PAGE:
What did mummy say? Dyadic interactions between young "hard to manage" children and their mothers

M Brophy, J Dunn

Research output: Contribution to journalArticlepeer-review

37 Citations (Scopus)

Abstract

Thirty preschoolers rated as "hard to manage" on Goodman's (R. Goodman, 1997) Strengths and Difficulties Questionnaire (SDQ), and a group of matched control children were observed and recorded on audiotape at home, interacting with their mothers (Time 1). At the 18-month follow-up home visits (Time 2), the children and mothers were filmed across 4 observation settings. Mother-child interactions were rated on affect, control, responsiveness and "connectedness" of communication. At Time 1, mothers of the "hard to manage" group used more negative control and engaged in fewer connected conversations than did mothers in the control group. At Time 2, mothers of the "hard to manage" group displayed higher levels of negative control and lower levels of positive control. These results are discussed in terms of the importance of examining connected communication and different observation contexts when examining dyadic mother-child interactions.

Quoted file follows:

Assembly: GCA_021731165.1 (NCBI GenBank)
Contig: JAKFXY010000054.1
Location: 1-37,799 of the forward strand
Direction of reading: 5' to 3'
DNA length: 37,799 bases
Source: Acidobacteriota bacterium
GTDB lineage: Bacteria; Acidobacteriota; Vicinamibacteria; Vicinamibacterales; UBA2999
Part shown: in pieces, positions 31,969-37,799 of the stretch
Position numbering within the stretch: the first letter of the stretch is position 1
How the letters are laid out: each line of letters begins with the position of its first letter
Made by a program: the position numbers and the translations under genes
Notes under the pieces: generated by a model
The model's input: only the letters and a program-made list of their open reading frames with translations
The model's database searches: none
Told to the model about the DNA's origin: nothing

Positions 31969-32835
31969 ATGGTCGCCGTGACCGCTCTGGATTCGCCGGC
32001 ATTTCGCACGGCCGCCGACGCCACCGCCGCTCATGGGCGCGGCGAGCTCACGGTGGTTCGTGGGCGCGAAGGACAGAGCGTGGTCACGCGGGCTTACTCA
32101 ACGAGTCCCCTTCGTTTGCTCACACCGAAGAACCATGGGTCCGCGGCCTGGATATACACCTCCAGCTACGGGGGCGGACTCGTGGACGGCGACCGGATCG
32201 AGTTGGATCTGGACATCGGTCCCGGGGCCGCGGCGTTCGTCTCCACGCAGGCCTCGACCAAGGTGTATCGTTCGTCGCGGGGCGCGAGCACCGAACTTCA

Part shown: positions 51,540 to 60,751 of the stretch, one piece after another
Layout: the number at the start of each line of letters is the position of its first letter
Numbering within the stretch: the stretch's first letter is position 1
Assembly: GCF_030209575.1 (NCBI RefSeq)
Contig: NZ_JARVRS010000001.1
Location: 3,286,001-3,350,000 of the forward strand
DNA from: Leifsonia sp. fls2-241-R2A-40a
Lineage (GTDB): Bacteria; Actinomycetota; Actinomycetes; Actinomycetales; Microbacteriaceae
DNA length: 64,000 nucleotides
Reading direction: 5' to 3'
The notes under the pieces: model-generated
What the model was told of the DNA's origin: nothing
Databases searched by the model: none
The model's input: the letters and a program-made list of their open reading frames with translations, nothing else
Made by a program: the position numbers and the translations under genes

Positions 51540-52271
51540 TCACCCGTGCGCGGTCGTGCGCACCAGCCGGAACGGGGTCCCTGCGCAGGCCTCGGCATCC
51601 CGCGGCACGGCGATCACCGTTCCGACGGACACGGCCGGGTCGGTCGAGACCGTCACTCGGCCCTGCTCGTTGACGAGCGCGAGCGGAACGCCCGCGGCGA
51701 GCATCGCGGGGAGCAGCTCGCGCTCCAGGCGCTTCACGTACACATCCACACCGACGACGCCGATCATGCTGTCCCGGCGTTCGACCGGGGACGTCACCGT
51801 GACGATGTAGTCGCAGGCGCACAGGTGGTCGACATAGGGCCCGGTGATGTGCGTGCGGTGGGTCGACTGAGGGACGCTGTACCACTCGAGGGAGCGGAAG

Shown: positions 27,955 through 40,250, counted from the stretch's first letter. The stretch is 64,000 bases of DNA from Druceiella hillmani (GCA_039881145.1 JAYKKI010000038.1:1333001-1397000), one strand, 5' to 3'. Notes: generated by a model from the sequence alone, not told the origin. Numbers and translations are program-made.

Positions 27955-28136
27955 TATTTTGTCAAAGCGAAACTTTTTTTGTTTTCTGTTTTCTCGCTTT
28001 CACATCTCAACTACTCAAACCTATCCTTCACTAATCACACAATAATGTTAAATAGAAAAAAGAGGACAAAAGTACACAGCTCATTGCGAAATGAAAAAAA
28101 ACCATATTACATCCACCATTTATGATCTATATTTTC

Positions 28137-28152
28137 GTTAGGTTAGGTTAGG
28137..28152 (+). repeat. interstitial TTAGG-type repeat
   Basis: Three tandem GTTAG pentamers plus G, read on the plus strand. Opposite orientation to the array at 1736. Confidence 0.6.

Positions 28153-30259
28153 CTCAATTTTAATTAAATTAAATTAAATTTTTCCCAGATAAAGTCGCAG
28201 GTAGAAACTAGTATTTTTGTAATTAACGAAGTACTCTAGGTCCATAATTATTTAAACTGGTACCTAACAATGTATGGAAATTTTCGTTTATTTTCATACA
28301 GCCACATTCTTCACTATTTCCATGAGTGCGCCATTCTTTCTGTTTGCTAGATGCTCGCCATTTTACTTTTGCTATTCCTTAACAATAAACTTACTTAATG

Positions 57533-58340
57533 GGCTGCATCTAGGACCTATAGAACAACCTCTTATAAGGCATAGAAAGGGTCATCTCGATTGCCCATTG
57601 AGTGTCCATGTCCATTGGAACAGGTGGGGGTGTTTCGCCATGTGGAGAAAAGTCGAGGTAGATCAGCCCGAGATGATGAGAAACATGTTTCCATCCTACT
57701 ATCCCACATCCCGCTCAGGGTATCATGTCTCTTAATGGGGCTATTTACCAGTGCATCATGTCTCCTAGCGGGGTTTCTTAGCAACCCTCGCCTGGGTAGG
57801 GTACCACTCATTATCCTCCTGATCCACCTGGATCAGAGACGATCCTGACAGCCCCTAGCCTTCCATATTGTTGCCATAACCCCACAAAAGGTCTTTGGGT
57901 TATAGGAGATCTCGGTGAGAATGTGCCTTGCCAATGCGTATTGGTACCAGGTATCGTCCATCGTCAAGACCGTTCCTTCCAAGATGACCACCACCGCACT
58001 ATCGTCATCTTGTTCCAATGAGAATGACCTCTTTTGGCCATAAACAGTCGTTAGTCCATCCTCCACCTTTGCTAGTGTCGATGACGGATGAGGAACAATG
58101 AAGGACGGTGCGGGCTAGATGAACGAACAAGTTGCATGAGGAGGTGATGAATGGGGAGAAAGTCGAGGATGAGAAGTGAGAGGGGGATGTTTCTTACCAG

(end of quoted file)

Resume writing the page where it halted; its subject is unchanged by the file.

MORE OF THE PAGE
Original languageEnglish
Pages (from-to)103 - 112
Number of pages10
JournalJournal of Abnormal Child Psychology
Volume30
Issue number2
DOIs
Publication statusPublished - Apr 2002

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